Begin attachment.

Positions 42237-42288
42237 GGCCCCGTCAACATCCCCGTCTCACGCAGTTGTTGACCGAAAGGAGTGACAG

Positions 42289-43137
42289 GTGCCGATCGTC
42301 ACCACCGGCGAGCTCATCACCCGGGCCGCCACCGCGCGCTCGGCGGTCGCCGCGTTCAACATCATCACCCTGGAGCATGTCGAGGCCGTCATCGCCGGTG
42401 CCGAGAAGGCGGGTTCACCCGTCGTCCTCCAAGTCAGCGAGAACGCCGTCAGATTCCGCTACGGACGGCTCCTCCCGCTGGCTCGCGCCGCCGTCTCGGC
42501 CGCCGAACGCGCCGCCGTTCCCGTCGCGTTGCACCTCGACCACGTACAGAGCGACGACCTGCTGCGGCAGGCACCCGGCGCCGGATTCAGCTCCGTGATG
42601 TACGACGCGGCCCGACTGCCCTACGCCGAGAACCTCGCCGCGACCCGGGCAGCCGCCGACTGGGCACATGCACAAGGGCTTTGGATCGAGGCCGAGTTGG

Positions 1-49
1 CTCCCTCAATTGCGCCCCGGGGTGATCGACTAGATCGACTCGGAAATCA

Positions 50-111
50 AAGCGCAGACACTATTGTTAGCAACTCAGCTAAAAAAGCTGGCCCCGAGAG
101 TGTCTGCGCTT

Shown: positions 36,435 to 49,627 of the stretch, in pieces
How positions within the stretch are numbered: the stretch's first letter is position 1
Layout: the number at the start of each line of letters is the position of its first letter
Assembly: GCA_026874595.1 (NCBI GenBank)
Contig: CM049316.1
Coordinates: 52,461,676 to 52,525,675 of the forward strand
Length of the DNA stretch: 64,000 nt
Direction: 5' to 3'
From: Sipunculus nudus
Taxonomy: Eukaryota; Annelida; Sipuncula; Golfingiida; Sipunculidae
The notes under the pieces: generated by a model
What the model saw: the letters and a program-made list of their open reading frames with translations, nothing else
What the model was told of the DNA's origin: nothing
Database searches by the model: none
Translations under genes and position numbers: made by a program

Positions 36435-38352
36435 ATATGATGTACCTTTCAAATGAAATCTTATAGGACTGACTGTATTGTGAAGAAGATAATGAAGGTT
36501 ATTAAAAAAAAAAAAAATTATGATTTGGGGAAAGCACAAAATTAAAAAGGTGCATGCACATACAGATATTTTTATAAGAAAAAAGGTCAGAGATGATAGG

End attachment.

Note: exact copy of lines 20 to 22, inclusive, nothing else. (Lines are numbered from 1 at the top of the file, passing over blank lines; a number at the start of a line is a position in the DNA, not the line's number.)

Length of the DNA stretch: 64,000 nt
Direction: 5' to 3'
From: Sipunculus nudus